This idealized formulation is based on the assumption of an inviscid fluid, while the generation of the vortices requires the fluid to be viscous. Also, as a consequence of the velocity defect of the vortex trail, the body shedding the vortices experiences a drag, leading to an apparent paradox. As stated by L. Prandtl [a1], the explanation is given by the boundary layer theory. From it, it can be seen that in the limit of viscosity equal to zero ($\mu = 0$), the fluid can be considered frictionless everywhere except in a thin layer close to the body, where a different limit process ($\mu \rightarrow 0$ and not $\mu = 0$) must be performed in the Navier–Stokes equations. It is in this region, so small to be negligible in the context of the overall flow field, but in which friction forces cannot be neglected no matter how small the viscosity, that the vorticity found in the vortex sheet is created.

## Induced velocities in vortex sheets.

In inviscid fluid dynamics a vortex sheet can be defined as the ideal plane that separate two streams of uniform but different velocity. One assumes that all the vorticity associated with the velocity jump is concentrated on this plane. If the vorticity is carried by distinct vortices placed at equal intervals, then the individual intensity $\Gamma$ is only a function of the velocity difference $\Delta U$ and separation $l$, . Under these conditions it is easy to compute, for the two-dimensional case in a fluid at rest [a2], the velocity induced on each vortex by all the others, and the eventual global displacement velocity of the sheets using the complex potential formulation of the velocity, where

\begin{equation*} \Phi = \phi - i \psi, \end{equation*}

with

\begin{equation*} w ( z ) = U _ { x } - i U _ { y } = \frac { d \Phi } { d z } , z = x + i y. \end{equation*}

With this convention, a single vortex of intensity $\Gamma$ located at $z_j$ has a complex potential

\begin{equation*} \Phi ( z ) = - \frac { i \Gamma } { 2 \pi } \operatorname { log } ( z - z _ { j } ). \end{equation*}

Figure: v130110b

For an infinite single sheet of vortices with separation $l$ and position $z = m l$, $m$ an integer, in a fluid at rest (cf. Fig.a2), the expression becomes

\begin{equation*} \Phi ( z ) = - \frac { i \Gamma } { 2 \pi } \sum _ { m = - \infty } ^ { \infty } \operatorname { log } ( z - ( z _ { 0 } - m l ) ), \end{equation*}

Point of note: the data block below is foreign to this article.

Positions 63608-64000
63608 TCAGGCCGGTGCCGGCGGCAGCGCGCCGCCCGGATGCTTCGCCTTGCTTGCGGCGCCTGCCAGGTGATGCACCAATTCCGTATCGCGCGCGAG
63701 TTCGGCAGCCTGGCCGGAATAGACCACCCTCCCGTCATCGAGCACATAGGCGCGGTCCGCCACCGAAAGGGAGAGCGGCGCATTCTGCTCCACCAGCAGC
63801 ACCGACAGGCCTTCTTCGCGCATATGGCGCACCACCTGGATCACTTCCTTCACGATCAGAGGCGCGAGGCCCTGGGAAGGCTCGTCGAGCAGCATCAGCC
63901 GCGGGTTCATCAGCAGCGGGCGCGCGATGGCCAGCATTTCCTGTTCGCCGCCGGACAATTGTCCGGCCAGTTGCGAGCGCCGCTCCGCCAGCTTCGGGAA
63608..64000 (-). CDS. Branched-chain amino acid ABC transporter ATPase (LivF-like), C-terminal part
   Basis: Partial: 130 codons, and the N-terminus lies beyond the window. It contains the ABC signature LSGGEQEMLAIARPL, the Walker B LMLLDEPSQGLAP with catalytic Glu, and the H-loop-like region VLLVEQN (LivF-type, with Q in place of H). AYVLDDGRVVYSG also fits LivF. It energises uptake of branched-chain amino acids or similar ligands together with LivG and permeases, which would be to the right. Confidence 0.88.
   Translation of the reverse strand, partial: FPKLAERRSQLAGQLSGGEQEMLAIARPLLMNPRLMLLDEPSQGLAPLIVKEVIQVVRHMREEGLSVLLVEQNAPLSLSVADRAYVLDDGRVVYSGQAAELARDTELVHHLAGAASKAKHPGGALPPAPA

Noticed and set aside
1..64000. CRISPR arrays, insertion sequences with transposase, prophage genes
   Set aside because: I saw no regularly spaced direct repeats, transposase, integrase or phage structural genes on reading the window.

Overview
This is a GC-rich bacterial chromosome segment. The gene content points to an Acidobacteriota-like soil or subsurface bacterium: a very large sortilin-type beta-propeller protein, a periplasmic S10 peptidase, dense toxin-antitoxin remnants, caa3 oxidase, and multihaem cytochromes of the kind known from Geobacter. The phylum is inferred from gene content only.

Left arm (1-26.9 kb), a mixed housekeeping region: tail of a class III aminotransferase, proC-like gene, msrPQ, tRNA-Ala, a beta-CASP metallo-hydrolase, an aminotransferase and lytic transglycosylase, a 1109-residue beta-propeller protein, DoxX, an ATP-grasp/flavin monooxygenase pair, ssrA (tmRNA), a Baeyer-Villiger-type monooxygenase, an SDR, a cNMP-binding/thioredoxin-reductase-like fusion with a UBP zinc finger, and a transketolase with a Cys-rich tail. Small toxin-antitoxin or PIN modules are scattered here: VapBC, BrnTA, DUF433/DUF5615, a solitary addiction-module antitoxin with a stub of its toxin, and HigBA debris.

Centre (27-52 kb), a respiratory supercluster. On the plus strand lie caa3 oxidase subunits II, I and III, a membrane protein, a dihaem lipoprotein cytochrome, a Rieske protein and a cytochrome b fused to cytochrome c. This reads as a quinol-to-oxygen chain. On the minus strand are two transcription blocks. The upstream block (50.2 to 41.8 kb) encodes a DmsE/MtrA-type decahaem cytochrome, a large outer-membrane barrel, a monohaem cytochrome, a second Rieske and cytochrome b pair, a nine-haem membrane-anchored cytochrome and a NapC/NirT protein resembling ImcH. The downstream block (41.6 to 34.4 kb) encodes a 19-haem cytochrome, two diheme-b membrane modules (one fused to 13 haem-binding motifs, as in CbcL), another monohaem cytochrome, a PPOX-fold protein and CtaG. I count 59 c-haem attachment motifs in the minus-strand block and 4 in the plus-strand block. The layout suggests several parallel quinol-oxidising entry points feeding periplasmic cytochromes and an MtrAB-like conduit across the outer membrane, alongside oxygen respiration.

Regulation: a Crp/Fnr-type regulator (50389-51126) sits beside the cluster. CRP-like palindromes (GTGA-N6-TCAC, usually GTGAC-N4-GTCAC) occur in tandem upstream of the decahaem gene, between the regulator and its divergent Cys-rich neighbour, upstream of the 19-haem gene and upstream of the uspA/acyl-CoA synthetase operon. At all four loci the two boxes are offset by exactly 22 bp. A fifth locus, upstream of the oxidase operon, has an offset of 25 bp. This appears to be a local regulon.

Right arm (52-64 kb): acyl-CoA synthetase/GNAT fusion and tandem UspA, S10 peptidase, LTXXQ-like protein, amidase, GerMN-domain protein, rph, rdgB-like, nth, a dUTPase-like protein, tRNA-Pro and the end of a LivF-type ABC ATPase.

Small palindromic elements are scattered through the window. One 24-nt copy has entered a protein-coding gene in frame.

or

\begin{equation*} \Phi ( z ) = - \frac { i \Gamma } { 2 \pi } \operatorname { log } \left[ \prod _ { m = - \infty } ^ { \infty } ( z - ( z _ { 0 } - m l ) ) \right] = \end{equation*}

\begin{equation*} = - \frac { i \Gamma } { 2 \pi } \operatorname { log } \left[ \operatorname { sin } \frac { \pi z } { l } \right] + \text{const}. \end{equation*}

This corresponds to a velocity $w ( m , l )$ of the vortices at $z = m l$:

\begin{equation*} w ( m , l ) = \frac { d \Phi } { d z } = - \frac { i \Gamma } { 2 \pi } \left[ \operatorname { cotan } \frac { \pi z } { l } - \frac { 1 } { z - m l } \right] \equiv 0. \end{equation*}

The velocity of each vortex is equal to zero and the single vortex row remains at rest. However [a3], the sheet is not stable: Under even the slightest disturbance it becomes undulatory and experimental observation shows that it then curls up into a series of large vortices.

Consider now a double sheet of vortices [a4] with distance $b$ between the sheets. All the vortices in each row have same intensity but the two rows have opposite senses of rotation. Even if the separation $l$ between the vortices is the same, many arrangements are possible, since those in opposite rows are not necessarily opposed to each other. Applying the same development as for the single sheet, it can be derived that only two different symmetrical vortex arrangements do not produce transversal induced velocities [a5]: the first with the eddies of one row situated exactly opposite those of the other row, and the second with the opposite eddies symmetrically staggered. In these cases the velocities induced by one row on the other are such as to cause only a forward motion of the facing row.

Figure: v130110c

Figure: v130110d

For the case of vortices in opposition (Fig.a3) the induced velocity at vortex positions $z = m l + b / 2$, $z = m l - b / 2$ is